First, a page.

The Glasgow council chief said one measure the UK Government could take would be to “adopt a much more generous public sector pay policy for staff working in local government, the NHS and elsewhere”.
This week it has been predicted that the average household fuel bill will hit £4,200 by January and Cllr Aitken said increasing costs would create “severe financial trauma for tens of thousands in Glasgow”.
She said the response to the crisis requires “similar levels of urgent intervention” as provided during the covid pandemic.
In a letter to the outgoing Prime Minister, the council leader said she recognised the UK Government is in transition but it might be “too late” by the time a successor to Mr Johnson has been appointed.
“Many families are already facing invidious choices between paying energy costs, paying rent or mortgages and buying food and essential items.
“Action must be taken before the cold weather sets in and the biggest bills arrive. While you remain Prime Minister, you have the opportunity and ability to act.”
The council leader said assistance already announced was “significant and welcome” but the crisis has “escalated to the extent that it will fall very far short of the levels of support millions of households will require”.
Energy Action Scotland estimates over 35% of Glasgow households are already in fuel poverty, and many Glaswegians live in Victorian tenements which “do not hold heat well”, Cllr Aitken said. Plans for a mass retrofitting programme will take place over the next decade, she added.
“Your Government rightly demonstrated vital financial flexibility during the pandemic, with jobs and businesses saved and vulnerable households supported through that period as a result,” the council leader said.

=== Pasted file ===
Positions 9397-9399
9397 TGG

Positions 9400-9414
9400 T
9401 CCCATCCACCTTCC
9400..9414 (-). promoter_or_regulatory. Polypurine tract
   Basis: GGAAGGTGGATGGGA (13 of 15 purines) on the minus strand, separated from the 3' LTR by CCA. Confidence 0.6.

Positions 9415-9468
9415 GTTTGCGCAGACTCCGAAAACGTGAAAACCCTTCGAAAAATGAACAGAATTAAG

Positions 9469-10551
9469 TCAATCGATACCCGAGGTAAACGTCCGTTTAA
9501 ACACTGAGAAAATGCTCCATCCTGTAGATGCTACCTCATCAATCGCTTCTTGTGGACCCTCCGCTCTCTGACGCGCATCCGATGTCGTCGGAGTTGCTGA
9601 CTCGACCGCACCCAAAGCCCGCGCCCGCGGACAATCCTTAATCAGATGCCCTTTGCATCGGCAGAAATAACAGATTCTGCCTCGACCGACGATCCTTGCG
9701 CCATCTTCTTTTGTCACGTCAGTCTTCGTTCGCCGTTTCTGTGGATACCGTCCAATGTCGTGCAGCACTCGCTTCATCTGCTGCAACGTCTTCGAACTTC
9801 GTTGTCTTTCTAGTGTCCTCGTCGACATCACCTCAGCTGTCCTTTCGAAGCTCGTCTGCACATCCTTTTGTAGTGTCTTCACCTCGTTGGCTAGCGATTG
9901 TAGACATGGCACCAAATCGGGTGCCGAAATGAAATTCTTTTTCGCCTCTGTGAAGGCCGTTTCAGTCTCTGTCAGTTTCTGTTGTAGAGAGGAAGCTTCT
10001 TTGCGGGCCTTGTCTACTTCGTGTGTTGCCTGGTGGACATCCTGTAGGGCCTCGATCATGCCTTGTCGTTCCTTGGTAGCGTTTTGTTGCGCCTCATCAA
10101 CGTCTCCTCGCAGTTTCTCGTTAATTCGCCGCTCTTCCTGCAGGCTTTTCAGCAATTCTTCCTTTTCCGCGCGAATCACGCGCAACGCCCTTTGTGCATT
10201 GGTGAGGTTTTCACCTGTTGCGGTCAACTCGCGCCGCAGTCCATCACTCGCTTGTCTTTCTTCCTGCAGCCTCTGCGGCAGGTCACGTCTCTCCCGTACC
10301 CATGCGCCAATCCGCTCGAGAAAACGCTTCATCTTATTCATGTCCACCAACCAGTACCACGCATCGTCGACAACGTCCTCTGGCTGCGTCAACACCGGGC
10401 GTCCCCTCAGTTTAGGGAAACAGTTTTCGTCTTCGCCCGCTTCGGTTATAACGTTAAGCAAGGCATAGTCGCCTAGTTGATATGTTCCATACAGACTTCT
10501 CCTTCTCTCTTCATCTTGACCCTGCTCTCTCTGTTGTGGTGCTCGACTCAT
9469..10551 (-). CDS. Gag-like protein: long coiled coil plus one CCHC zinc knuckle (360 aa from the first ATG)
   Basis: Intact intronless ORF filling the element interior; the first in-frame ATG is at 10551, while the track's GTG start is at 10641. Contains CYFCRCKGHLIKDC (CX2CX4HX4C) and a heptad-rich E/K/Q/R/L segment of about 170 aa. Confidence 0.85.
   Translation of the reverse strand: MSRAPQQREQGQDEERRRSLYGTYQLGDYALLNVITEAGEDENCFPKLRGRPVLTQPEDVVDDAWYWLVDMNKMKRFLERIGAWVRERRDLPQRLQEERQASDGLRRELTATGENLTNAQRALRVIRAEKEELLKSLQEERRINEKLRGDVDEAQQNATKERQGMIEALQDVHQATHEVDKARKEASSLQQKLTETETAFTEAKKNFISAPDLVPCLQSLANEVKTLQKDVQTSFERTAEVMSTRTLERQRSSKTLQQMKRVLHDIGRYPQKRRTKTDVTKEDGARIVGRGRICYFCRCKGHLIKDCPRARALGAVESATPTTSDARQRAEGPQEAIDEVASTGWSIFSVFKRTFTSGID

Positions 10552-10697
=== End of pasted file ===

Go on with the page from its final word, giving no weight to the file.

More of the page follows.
“But the reality is that tens of millions of people across these islands find themselves facing even greater financial uncertainty now than they did two years ago. For these households and individuals, similar levels of urgent intervention are again required – and it is in your hands as Prime Minister to deliver.”
The Convention of Scottish Local Authorities (COSLA) has been in local government pay negotiations with trade unions, with strikes threatened after a 2% increase was rejected.
The Scottish Government has said councils will get an extra £140m of recurring funding to provide a bigger pay rise, but unions have said there is no indication how this money will be used.
In her letter to Mr Johnson, Cllr Aitken said: “Scottish Local Government is committed to making a pay offer to our staff which, while not matching inflation, will at least be a more realistic response to the circumstances their households are facing.
“A pay increase of 5% or more for local government staff would provide direct assistance to tens of thousands of households at this crucial time.
“The Scottish Government has already committed additional resources to partly enable that, however the constraints imposed by the UK Government consequently impact on the resources available to fund a realistic pay offer.
“This means that it will have to be funded from existing service budgets, including from our programmes to ease the cost of living crisis.”